Killer whale (Orcinus orca) and sperm whale (Physeter macrocephalus) interactions with longline vessels in the Patagonian toothfish fishery at South Georgia, South Atlantic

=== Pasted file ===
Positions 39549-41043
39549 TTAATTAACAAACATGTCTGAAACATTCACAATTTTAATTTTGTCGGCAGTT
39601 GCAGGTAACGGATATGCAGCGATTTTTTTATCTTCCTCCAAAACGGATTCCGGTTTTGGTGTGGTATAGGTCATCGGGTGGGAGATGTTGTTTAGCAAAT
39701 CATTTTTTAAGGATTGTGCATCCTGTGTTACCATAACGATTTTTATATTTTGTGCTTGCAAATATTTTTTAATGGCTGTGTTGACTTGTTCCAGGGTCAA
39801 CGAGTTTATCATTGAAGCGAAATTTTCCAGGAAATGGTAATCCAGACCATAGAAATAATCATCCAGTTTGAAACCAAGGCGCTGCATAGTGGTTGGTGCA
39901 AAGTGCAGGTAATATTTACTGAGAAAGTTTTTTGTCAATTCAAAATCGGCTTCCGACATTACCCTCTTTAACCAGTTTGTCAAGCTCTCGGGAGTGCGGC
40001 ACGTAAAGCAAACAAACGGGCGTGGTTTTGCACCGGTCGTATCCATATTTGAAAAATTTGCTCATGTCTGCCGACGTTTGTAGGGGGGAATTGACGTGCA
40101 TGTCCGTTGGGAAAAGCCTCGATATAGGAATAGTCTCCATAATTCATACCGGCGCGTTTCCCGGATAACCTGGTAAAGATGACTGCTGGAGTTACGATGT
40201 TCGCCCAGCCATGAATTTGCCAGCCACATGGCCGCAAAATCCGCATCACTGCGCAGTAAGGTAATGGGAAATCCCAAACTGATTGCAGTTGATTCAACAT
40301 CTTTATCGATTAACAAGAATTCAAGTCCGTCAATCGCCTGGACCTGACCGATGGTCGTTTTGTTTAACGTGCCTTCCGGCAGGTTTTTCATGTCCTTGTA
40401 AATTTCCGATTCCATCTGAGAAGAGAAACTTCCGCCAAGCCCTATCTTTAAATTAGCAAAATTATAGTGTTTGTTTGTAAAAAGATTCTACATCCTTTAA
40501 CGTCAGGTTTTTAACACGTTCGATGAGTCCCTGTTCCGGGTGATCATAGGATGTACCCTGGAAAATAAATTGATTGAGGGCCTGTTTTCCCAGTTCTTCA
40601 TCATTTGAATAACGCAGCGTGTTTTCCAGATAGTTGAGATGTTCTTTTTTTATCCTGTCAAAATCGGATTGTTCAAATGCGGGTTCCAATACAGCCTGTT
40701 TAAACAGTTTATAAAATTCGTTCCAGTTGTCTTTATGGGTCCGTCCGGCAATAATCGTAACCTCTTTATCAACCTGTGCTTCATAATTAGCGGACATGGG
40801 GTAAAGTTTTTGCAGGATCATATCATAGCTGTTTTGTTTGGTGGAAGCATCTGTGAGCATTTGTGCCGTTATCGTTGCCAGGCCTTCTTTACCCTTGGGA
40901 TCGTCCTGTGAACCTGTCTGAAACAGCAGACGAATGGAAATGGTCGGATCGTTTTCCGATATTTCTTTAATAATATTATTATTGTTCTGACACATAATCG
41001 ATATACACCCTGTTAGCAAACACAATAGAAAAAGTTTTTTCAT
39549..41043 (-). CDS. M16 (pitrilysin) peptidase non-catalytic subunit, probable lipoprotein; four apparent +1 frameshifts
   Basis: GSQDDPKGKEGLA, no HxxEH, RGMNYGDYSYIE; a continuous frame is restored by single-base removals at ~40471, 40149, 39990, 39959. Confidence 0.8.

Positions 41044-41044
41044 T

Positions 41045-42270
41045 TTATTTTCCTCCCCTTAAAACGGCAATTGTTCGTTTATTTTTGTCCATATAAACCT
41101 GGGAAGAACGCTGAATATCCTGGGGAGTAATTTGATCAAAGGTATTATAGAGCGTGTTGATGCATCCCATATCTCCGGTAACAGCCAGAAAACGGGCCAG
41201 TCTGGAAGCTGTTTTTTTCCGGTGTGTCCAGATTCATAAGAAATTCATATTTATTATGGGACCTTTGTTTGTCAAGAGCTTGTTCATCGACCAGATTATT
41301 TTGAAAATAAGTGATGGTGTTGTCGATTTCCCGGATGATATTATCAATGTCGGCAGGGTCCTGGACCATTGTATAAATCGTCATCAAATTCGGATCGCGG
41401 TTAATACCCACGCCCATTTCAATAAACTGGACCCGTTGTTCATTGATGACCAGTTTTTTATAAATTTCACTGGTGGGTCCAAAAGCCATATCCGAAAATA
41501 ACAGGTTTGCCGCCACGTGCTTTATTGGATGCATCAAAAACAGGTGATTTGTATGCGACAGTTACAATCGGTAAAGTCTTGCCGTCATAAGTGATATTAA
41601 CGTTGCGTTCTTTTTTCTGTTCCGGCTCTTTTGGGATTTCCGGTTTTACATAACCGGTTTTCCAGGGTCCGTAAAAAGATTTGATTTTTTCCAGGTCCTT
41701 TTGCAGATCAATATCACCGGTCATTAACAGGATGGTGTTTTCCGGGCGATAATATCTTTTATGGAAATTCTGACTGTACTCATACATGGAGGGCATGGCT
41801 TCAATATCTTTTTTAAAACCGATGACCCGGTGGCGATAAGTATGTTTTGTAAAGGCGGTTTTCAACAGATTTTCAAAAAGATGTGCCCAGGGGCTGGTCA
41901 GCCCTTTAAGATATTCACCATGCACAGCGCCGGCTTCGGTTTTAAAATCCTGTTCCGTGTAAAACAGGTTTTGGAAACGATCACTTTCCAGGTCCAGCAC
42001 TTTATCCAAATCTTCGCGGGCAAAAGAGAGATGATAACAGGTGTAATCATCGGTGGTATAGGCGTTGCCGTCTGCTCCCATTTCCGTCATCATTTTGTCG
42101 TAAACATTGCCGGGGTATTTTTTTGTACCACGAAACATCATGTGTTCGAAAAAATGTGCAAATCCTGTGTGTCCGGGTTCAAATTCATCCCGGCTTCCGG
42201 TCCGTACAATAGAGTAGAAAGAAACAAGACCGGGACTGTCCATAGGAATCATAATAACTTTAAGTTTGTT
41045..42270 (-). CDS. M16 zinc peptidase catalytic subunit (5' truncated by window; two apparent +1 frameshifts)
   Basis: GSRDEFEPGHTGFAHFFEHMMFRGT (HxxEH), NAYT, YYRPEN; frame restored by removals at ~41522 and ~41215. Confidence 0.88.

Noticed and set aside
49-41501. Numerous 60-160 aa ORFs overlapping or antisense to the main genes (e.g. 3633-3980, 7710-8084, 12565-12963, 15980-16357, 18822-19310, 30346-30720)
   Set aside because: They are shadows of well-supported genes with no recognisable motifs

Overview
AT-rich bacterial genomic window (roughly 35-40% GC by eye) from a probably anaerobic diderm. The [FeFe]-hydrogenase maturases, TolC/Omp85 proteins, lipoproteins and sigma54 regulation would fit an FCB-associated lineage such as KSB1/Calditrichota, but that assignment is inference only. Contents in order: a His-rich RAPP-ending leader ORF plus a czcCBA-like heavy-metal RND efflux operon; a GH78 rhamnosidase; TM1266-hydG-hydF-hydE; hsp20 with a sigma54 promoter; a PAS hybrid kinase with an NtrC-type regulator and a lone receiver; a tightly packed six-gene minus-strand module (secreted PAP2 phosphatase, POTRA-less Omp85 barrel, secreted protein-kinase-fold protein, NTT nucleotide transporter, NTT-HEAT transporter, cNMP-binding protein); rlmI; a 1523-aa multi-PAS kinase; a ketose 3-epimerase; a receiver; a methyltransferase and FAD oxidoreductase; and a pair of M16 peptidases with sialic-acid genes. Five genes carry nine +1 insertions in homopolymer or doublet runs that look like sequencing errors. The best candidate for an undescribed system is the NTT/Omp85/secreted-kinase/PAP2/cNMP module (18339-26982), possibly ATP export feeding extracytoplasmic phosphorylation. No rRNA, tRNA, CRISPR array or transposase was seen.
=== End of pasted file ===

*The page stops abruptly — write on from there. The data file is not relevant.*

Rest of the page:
Killer whale (Orcinus orca) and sperm whale (Physeter macrocephalus) interactions with longline fishing operations were recorded by CCAMLR observers between 2000 and 2002 at South Georgia (Subarea 48.3). Demersal longlines, targeting Patagonian toothfish (Dissostichus eleginoides), were deployed in depths of 169 to 2 150 m. Most effort was concentrated along the 1 000 m depth contour. Sperm whales were the most abundant marine mammal observed in the vicinity of vessels when lines were being hauled, being present during 24% of hauling observations. Killer whales, the second most frequently sighted cetacean, were present during 5% of haul observations. A high inter-vessel variation was noted for interactions with both species. A comparison of geographic plots of cetacean sightings during hauls to fi shing positions showed that interactions occurred over a wide geographic range. These were mostly correlated to the fishing effort on the different grounds, although some ‘hotspots’ for interactions were noted. Killer whale pods were generally small (2–8 animals), while solitary animals and larger pods (>15 animals) occurred less frequently. Sperm whales were most often solitary when interacting with fishing vessels, although smaller groups (2–3 animals) were also relatively common. Interactions with killer whales were most often observed in the day, generally in the afternoon, while night-time interactions were relatively few and usually occurred before midnight. Interactions with sperm whales followed a similar pattern, occurring most often in the afternoon, while very few interactions were observed at night. Catch rates were significantly lower when killer whales were present when compared to hauls during which no cetaceans were present. Catch rates were slightly higher in the presence of sperm whales and it is possible that sperm whales were attracted to some areas because of abundant prey (toothfish). However, in areas with lower catch rates, indications are that depredation by sperm whales can lead to a decrease in catches. Some mitigation measures have been tried by vessels to reduce interactions with cetaceans, although no quantitative studies have been carried out to measure their effectiveness. Apart from the obvious economic implications of fish loss due to depredation, ecological implications such as the effect of unrecorded fish removals on stock assessment models, modifications in the behaviour of marine mammals and entanglements with fishing gear are also important considerations. Further investigations are needed to determine the extent and effects of longline–cetacean interactions, to enable observer protocols to be standardised so as to ensure the collection of valuable data, and to assess and implement mitigation strategies under controlled experimental conditions.